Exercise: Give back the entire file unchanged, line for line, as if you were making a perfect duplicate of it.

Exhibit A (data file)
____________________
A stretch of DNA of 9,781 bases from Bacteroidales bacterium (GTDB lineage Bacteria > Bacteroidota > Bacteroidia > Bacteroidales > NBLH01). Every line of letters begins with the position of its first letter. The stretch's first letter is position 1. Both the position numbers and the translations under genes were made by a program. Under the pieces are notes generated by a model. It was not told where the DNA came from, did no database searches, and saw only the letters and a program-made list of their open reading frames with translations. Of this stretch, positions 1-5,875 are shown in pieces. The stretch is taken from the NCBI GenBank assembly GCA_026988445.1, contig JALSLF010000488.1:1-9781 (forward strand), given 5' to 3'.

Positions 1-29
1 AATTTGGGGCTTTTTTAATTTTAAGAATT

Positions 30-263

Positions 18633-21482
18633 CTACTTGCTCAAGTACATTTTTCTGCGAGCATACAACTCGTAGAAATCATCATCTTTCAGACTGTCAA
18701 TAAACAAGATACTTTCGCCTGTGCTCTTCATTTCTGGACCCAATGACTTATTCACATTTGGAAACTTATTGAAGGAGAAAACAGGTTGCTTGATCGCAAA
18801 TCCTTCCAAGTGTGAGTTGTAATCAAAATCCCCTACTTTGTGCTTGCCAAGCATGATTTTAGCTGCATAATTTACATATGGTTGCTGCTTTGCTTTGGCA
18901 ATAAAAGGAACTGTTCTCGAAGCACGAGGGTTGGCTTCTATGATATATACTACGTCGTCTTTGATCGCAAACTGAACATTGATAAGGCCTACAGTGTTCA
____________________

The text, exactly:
A stretch of DNA of 9,781 bases from Bacteroidales bacterium (GTDB lineage Bacteria > Bacteroidota > Bacteroidia > Bacteroidales > NBLH01). Every line of letters begins with the position of its first letter. The stretch's first letter is position 1. Both the position numbers and the translations under genes were made by a program. Under the pieces are notes generated by a model. It was not told where the DNA came from, did no database searches, and saw only the letters and a program-made list of their open reading frames with translations. Of this stretch, positions 1-5,875 are shown in pieces. The stretch is taken from the NCBI GenBank assembly GCA_026988445.1, contig JALSLF010000488.1:1-9781 (forward strand), given 5' to 3'.

Positions 1-29
1 AATTTGGGGCTTTTTTAATTTTAAGAATT

Positions 30-263

Positions 18633-21482
18633 CTACTTGCTCAAGTACATTTTTCTGCGAGCATACAACTCGTAGAAATCATCATCTTTCAGACTGTCAA
18701 TAAACAAGATACTTTCGCCTGTGCTCTTCATTTCTGGACCCAATGACTTATTCACATTTGGAAACTTATTGAAGGAGAAAACAGGTTGCTTGATCGCAAA
18801 TCCTTCCAAGTGTGAGTTGTAATCAAAATCCCCTACTTTGTGCTTGCCAAGCATGATTTTAGCTGCATAATTTACATATGGTTGCTGCTTTGCTTTGGCA
18901 ATAAAAGGAACTGTTCTCGAAGCACGAGGGTTGGCTTCTATGATATATACTACGTCGTCTTTGATCGCAAACTGAACATTGATAAGGCCTACAGTGTTCA